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Metformin is an oral anti-hyperglycemic agent that is recommended as first line therapy for type 2 diabetes mellitus. A rare but widely recognized side effect of its use is metformin-associated lactic acidosis (MALA). It occurs in less than 10 in 100,000 patients being treated with metformin and carries a mortality rate of nearly 50%. We present a case of severe metformin-associated lactic acidosis and discuss the implications for current practice guidelines.

A 66-year-old male with a past medical history of bipolar disorder, type 2 diabetes mellitus (T2DM), and stage 3 chronic kidney disease (CKD) with baseline glomerular filtration rate (GFR) of 46mL/min presented to the emergency department (ED) complaining of shortness of breath and malaise. His T2DM had been treated with metformin therapy for over ten years. In the ED, labs were remarkable for blood glucose of 60mg/dL, GFR of 4mL/min, lactic acid >20mmol/L, and a high anion gap of 55mmol/L. His arterial pH was 6.83 with a bicarbonate level of 3mmol/L. Computed tomography of his abdomen and pelvis showed non-specific distended loops of bowel. He became obtunded in the emergency department and was intubated for airway protection and subsequently admitted to the intensive care unit. He was started on continuous renal replacement therapy with intravenous bicarbonate for two days after which the serum bicarbonate, lactic acid, and anion gap were corrected and stable. He required intermittent hemodialysis three times weekly for three weeks, after which his renal function improved and dialysis was discontinued. At two-month follow-up, his GFR was 32mL/min and he otherwise made a complete recovery.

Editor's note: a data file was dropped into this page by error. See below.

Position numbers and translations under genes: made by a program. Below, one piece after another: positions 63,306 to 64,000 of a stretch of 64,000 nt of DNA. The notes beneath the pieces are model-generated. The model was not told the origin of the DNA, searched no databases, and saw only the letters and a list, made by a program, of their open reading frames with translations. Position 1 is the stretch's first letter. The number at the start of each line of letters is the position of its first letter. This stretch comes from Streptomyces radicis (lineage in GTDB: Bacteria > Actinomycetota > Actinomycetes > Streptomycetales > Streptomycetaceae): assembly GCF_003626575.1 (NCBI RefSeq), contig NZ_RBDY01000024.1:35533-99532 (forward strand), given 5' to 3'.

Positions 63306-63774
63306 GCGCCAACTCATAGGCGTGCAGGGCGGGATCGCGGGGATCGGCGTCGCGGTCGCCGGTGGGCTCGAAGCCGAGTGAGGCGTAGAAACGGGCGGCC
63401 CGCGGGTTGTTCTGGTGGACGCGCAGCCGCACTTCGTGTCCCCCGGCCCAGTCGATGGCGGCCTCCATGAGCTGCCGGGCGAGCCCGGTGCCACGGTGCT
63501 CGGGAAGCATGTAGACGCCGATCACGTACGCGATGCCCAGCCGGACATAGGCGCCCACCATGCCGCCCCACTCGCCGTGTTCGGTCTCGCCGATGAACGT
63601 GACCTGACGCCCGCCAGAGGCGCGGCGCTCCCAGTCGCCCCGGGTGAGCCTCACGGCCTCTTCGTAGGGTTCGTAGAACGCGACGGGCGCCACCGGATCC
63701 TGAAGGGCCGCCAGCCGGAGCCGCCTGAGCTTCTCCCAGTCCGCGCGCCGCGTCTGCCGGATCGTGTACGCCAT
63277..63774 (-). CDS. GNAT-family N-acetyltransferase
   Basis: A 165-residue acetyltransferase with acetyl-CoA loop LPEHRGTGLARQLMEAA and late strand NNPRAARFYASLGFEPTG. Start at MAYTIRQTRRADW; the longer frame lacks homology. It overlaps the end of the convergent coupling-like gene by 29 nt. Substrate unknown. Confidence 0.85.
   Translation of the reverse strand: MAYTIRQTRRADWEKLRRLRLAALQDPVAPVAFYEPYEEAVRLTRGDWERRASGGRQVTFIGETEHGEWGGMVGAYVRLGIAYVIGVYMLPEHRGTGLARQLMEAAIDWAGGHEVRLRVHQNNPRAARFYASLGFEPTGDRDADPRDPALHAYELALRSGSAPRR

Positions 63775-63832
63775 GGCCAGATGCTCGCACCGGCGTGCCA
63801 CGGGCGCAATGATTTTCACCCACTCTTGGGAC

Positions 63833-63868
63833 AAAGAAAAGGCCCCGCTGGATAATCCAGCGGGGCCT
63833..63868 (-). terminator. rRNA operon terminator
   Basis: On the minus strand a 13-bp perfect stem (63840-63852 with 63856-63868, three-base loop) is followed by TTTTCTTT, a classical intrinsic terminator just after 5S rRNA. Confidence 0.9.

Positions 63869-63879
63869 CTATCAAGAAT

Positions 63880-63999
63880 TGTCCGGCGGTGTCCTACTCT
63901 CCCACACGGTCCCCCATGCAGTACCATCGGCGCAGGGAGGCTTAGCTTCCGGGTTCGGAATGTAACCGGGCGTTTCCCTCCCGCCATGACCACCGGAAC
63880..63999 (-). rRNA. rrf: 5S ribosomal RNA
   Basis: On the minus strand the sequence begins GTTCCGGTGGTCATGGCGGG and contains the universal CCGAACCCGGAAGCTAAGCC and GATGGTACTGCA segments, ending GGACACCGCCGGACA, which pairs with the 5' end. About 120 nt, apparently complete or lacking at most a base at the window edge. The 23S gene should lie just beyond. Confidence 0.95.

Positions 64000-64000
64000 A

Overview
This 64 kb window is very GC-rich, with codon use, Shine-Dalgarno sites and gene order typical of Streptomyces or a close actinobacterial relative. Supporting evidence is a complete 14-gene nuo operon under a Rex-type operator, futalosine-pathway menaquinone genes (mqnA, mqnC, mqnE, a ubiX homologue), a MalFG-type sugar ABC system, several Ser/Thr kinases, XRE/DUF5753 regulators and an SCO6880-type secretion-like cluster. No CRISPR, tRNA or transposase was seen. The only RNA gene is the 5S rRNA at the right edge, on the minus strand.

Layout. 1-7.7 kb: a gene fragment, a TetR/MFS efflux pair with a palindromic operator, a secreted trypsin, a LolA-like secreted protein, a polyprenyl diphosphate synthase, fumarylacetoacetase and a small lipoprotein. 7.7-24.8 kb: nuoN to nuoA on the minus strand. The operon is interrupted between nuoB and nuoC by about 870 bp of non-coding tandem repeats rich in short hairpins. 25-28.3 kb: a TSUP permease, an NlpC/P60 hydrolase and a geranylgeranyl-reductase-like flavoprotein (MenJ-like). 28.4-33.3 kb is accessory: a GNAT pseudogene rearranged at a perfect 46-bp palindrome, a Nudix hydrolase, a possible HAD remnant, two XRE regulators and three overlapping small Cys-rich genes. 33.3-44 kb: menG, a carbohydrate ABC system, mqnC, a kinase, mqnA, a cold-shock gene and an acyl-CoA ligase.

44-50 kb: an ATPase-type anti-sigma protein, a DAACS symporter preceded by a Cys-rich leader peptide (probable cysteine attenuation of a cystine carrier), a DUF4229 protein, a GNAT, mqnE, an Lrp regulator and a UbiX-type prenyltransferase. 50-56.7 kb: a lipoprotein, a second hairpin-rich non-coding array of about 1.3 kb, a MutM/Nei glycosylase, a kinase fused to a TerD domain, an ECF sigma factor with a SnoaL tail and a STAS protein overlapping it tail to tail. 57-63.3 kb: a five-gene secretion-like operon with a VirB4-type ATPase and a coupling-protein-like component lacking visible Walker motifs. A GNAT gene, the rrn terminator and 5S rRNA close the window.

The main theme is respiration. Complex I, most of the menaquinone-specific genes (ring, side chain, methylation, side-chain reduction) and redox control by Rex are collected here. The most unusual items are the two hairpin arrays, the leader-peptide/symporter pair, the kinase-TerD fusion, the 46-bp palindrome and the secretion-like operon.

In 2016, the guidelines for the use of metformin were liberalized to incorporate more patients with renal insufficiency, including those with a GFR of 30-45mL/min. Thus, with these more inclusive criteria, along with an increasing incidence of T2DM, a growing number of patients will be prescribed metformin. Consequently, an increasing number of patients will develop MALA, even when metformin is appropriately prescribed, as in this case. Our patient had severe metabolic derangements with nearly non-survivable lactic acidosis, received the standard therapy for MALA, and lived. While early recognition and appropriate therapy can lead to favorable outcomes, predicting the potential for MALA before it occurs would be immensely valuable. This highlights an area for research into a tool for monitoring patients on metformin therapy in order to predict early toxicity and thus prevent this potentially deadly side effect. Similarly, a tool that analyzes laboratory data to identify patients at higher risk of mortality if they develop MALA would also be beneficial. In clinical practice, physicians must be alert to the indications and implications of prescribing metformin.

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